If you do decide to install security or anti-virus software, you must keep it completely up to date, and it must augment rather than replace your human security. If you need an update subscription to keep your protection current, budget for that and keep the subscription up. If you cannot, uninstall the product as it may cause system problems as well as becoming increasingly useless. Beware of risk compensation – the ‘Volvo syndrome’ – whereby increasing your absolute margin of safety induces you to compensate by behaving more dangerously.
You should also look at less conventional methods of protection. Little Snitch will watch for software making outbound connections. These are normally hard to handle in your firewall settings, as they could become a serious obstruction to your normal Internet use. Little Snitch traps these well, and could alert you if a Trojan installed on your Mac tried to contact its controller, for instance. However this is very late in the day, and your efforts should be focussed on preventing the Trojan from getting near your Mac in the first place.
Powerful protection can also be so restrictive that you are driven to subversion. In the days of Classic Mac OS, some widely used commercial virus protection behaved so painfully whenever you inserted a floppy disk that most users had to disable it before doing so; many then left it disabled afterwards. This was doubly dangerous, as they were left without the protection that they assumed was in place, and if they engaged in risk compensation on the assumption that their virus protection would save them, they were easy victims.
Modern protection need not cost much, or even anything, and the best is tailored to where exploits might occur. One excellent resource is Objective-See, which offers a range of free tools which scan the most vulnerable parts of OS X and your apps, to check for suspicious signs. Use those tools to check your Mac periodically, and run them whenever you think you may have had a near miss, perhaps with a website that wasn’t what you thought it was.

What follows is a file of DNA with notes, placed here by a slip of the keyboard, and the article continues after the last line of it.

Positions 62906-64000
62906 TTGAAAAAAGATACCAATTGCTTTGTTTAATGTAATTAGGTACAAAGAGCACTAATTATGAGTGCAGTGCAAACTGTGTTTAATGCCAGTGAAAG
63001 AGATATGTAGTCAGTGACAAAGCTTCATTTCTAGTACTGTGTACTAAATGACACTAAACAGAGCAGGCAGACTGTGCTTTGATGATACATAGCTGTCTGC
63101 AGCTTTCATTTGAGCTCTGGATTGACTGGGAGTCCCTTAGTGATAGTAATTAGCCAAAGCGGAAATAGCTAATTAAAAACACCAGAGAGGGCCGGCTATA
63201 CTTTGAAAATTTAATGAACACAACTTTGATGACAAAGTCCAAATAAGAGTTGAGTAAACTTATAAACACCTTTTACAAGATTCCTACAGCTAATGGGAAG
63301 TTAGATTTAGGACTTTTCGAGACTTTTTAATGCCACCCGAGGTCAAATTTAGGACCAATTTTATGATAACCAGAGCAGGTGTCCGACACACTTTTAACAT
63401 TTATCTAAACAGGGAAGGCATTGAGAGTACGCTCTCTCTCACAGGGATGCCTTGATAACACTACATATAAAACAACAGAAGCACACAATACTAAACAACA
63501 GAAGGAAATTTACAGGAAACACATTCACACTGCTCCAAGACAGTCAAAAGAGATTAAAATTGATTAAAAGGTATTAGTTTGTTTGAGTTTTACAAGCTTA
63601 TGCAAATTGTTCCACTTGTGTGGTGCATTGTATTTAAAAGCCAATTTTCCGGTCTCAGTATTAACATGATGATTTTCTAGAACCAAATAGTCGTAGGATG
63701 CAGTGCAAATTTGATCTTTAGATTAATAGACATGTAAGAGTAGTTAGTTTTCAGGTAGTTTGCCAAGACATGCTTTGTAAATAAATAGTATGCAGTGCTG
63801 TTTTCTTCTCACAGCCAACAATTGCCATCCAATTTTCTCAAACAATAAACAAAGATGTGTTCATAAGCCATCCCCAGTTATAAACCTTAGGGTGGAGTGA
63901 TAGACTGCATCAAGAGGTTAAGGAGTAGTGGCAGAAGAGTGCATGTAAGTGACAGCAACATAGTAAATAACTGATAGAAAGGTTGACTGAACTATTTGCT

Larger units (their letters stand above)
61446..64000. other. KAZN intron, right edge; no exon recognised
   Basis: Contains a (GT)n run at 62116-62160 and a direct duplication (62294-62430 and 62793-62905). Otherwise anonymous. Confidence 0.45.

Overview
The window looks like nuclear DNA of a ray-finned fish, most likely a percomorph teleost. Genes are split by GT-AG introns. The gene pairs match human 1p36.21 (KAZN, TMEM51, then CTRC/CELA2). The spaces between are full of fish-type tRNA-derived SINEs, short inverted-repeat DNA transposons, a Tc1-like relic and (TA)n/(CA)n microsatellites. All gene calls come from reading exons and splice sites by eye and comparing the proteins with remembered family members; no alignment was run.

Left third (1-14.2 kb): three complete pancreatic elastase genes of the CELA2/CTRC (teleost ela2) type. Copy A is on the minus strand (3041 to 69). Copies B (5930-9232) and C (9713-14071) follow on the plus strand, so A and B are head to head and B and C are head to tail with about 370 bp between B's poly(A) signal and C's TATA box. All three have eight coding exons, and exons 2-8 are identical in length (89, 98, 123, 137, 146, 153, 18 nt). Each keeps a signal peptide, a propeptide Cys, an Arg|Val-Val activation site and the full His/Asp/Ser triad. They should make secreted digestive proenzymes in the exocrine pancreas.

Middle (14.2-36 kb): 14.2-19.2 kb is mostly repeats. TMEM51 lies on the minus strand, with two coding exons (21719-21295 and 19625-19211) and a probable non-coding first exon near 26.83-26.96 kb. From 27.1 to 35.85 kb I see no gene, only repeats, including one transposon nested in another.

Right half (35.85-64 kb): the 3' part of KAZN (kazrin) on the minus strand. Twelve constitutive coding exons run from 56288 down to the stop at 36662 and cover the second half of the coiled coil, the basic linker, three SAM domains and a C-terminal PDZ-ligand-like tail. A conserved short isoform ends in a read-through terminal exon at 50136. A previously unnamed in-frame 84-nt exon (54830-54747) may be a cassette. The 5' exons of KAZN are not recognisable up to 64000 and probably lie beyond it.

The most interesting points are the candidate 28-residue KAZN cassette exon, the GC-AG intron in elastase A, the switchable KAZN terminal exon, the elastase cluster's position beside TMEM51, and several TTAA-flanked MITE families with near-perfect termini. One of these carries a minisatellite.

There are no instant answers to securing your Mac and iOS devices from attack. But whatever you decide to do, you must be honest to yourself about the risks that you run, and how you can best avert them. Never underestimate the importance of the human element, as it is that which is most readily exploited.
Technique: Defensive Mail
Malicious mail can either put something nasty in your mailbox, delivering the malware straight to you, or lure you to connect to a malicious site or send details that can be exploited. Either way you must collect and read it in a modern client with a sound first level of protection. Old clients have flaws in them that could expose you to risk when receiving or reading mail.
Although aesthetically pleasing to view RTF and HTML messages fully formatted, and with images displayed in place, this increases risk. Some mail clients, such as the free Mailsmith, cannot themselves display anything beyond plain text; they strip text embedded within other formats, allowing you to screen the mail before you choose to view it. This also helps you sort through your mail very quickly, without having to wade through prettified content.
Sorting mail automatically into wanted and unwanted (spam and scam) mailboxes is even more useful, but not a perfect science. The best spam filters do not destroy or bounce spam, and must be trained by sorting received mail manually. Training is essential to achieving good accuracy, and you should not simply delete spam that is not correctly identified as such. The better filters, such as SpamSieve , work across several different mail clients, and following training can achieve 99% accuracy.
Learning to understand mail internet headers also takes a little time, but has worthwhile rewards. Look at those in typical genuine messages (including benign and wanted bulk mail), and those in obviously malicious mail. You will see that some elements are easily forged, but tracing the series of servers through which the message has passed is usually the best way to discover that they first appeared in a system that has nothing to do with their claimed origin.
If you are suspicious of any message attachment, don’t open it: it is likely to contain malware, and even if your version of Adobe Acrobat or Microsoft Office is fully patched, it is an unnecessary risk. Trash the message complete with its attachments as soon as you can.
Technique: Wise Browsing
There are three key elements to enjoying the riches of the Internet without fear of attack. You need to configure your browser appropriately for the sites you might encounter, assess the risk of every click, and handle downloads wisely.
Enable the status bar and other tools that display addresses of links, so that you can screen where any click will take you. Beware of links that take you outside the current domain, particularly if you do not recognise the address. If you remain keen to follow a link but are deeply suspicious as to where it will take you, view that page’s source and see if you can be reassured or alarmed by what you see. Avoid at all costs being hijacked to a distant malware server.
Anything, even images and web pages, that you download from a site that you do not have total trust in should be carefully checked. Most anti-virus software lets you set up a watched folder, whose contents will be automatically scanned. Apply that to your Downloads folder (or the alternative that you have set in your browser’s preferences) so those files will get the once-over before you try to open them on your Mac.
Updated from the original, which was first published in MacUser volume 28 issue 13, 2012.